Listening to your songs, one can pick up many different styles and influences, and I’m sure each member has different tastes. I’m curious about your creative process. How do you write your songs?

J.K. J. :The main composers in the band are Kamikaze Boy, the bass player, and me. We usually start with the music, and add the lyrics later. Each one of us may come up with a basic idea, a particular chord or a melody we start humming to ourselves. Then we play it to the rest of the band and start to work on it together. I believe our style and approach to musicmaking is mainly based on the kind of rock that was popular during the 90s or early 2000s, but that’s just the base on which we build our music. There’s a lot of rapping, but in the end we love a catchy melody. We always strive to add new, more contemporary elements. Today’s We spoke to the leader of man with a mission in advance of their performance in London on June 22nd. MUSIC Watch out! Wolves are out! technology makes it very easy to work on new musical ideas; now you can even make music on an iPhone.


How about your lyrics? are you inspired by certain subjects in particular?

J.K. J. :We write the lyrics depending on the musical mood we have developed for each song. I’d say that most of our songs are about trying to figure out who you are and what your place is in this world. We are curious about human nature. I believe that everybody has his own problems, and that’s definitely one thing all of us have in common and can share with other people. So we’re not really into love songs or anything like that. Sometimes we may pick an idea from what we read, or movies. We try to decide what kind of subject or message would reach everybody.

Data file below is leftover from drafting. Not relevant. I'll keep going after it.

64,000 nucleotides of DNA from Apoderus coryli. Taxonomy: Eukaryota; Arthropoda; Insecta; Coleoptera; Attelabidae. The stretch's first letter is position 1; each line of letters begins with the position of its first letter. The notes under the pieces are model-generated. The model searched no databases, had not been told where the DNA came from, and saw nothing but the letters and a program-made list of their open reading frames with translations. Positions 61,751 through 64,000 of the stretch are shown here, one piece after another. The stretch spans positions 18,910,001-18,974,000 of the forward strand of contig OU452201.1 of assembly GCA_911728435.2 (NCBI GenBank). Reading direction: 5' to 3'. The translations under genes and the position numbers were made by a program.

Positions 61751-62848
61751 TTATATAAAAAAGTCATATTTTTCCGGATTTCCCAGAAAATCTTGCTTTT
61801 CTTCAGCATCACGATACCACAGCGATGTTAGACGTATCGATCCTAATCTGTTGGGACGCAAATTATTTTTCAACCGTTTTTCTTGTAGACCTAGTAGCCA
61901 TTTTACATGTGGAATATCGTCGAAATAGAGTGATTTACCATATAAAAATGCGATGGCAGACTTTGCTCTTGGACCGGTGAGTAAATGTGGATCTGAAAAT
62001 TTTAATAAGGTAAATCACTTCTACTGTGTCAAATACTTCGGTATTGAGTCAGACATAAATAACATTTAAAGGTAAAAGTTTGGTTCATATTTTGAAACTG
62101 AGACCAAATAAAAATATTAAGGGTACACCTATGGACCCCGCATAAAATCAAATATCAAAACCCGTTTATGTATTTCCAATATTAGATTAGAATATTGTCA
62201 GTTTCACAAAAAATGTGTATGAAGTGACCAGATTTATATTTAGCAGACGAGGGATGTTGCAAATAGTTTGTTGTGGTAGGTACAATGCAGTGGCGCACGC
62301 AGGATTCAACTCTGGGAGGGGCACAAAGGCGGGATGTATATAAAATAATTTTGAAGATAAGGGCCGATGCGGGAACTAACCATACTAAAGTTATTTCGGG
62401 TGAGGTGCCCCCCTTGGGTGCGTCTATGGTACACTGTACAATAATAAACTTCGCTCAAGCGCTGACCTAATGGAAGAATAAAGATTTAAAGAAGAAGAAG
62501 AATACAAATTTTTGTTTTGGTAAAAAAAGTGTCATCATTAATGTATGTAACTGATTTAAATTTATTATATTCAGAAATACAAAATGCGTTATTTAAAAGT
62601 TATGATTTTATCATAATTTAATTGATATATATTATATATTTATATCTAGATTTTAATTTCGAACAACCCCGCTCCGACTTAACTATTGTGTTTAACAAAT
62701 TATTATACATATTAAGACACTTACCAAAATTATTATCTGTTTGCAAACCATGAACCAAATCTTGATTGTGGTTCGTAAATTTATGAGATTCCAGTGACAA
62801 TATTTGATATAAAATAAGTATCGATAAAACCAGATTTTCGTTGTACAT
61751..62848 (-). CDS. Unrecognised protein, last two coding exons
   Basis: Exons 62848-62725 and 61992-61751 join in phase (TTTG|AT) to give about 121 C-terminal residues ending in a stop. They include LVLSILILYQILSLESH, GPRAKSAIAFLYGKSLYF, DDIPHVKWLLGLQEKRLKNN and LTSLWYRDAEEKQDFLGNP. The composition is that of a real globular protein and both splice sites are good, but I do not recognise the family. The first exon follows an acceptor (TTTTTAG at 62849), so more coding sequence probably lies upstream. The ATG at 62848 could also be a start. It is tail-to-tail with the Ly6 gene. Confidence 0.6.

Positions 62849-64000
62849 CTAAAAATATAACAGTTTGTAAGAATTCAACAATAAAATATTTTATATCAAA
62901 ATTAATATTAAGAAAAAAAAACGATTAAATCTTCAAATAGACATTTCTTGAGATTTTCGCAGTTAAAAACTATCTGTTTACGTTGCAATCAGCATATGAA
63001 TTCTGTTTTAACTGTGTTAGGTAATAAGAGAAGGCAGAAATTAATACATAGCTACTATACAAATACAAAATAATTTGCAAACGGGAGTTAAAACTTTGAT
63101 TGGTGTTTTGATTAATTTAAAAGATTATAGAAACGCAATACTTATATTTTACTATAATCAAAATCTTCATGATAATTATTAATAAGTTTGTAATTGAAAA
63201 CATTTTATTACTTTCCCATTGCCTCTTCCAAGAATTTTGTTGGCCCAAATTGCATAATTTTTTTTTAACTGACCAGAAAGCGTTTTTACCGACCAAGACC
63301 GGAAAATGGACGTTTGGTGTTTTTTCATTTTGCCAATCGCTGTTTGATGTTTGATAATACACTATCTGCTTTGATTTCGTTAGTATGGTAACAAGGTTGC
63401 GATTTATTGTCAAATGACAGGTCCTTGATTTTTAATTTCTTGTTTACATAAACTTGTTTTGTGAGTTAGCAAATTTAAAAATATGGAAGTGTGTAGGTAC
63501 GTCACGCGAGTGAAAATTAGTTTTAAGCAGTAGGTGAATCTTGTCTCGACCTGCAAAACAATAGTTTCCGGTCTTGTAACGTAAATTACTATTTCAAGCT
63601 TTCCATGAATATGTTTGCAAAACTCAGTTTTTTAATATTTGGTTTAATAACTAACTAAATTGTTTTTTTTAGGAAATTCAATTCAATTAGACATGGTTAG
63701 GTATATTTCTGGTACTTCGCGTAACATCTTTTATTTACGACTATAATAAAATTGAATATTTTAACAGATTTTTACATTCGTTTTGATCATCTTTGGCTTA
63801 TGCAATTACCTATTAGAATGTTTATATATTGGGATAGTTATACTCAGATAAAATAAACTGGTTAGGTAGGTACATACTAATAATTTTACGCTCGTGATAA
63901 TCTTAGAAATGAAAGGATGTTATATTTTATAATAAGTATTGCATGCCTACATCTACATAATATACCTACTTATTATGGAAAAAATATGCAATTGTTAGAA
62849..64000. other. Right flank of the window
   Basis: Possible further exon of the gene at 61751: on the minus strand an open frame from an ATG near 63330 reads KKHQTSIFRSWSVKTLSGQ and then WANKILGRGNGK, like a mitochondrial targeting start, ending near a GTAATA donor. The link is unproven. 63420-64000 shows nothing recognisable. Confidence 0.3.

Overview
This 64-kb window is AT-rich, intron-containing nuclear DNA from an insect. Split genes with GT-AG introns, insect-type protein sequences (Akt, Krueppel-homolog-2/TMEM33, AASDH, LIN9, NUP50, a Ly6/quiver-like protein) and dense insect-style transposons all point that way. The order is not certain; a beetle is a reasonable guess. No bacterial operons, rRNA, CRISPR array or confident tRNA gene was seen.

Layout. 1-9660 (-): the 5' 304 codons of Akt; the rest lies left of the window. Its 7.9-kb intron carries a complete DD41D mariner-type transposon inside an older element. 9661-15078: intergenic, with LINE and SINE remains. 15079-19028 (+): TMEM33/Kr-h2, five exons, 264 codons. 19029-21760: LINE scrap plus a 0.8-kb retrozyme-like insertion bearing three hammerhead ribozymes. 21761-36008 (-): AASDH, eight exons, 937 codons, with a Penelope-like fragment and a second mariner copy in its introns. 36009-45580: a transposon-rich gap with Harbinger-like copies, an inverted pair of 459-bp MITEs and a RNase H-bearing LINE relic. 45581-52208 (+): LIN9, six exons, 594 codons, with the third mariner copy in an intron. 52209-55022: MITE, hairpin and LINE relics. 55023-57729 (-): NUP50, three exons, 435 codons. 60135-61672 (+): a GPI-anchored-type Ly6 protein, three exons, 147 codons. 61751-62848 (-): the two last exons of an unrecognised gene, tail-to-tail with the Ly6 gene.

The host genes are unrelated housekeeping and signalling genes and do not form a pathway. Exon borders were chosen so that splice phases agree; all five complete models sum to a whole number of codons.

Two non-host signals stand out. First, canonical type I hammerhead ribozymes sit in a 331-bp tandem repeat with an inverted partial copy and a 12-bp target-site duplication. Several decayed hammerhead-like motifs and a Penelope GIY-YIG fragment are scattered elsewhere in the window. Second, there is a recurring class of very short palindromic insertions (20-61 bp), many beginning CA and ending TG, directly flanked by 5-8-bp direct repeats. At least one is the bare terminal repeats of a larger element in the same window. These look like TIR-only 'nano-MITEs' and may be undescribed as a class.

Do you have any favourite films or film directors?

J.K. J. :Martin Scorsese is one of the best. I also like Richard Curtis’ comedies – About Time, Love Actually… He has a fantastic blackhumour touch.

According to your history, the world’s leaders had you “work in the shadows of history” and made you do many evil things. Now you are based in Japan. What do you think about recent developments in Japanese politics and society? Like changing the constitution?

J.K. J. : I’m really interested in these things. Of course, it’s a really hard subject to talk about. We definitely need to find a solution to domestic and international problems, but it’s often hard to come up with something that satisfies everybody. We are all trying to make the world better, but you need to recognize and understand what other people want. This problem is common to every country, of course. As for Japan, I’m not sure this country is going in the right direction. That said, people are always complaining about the government, but at the same time these are the politicians we have elected.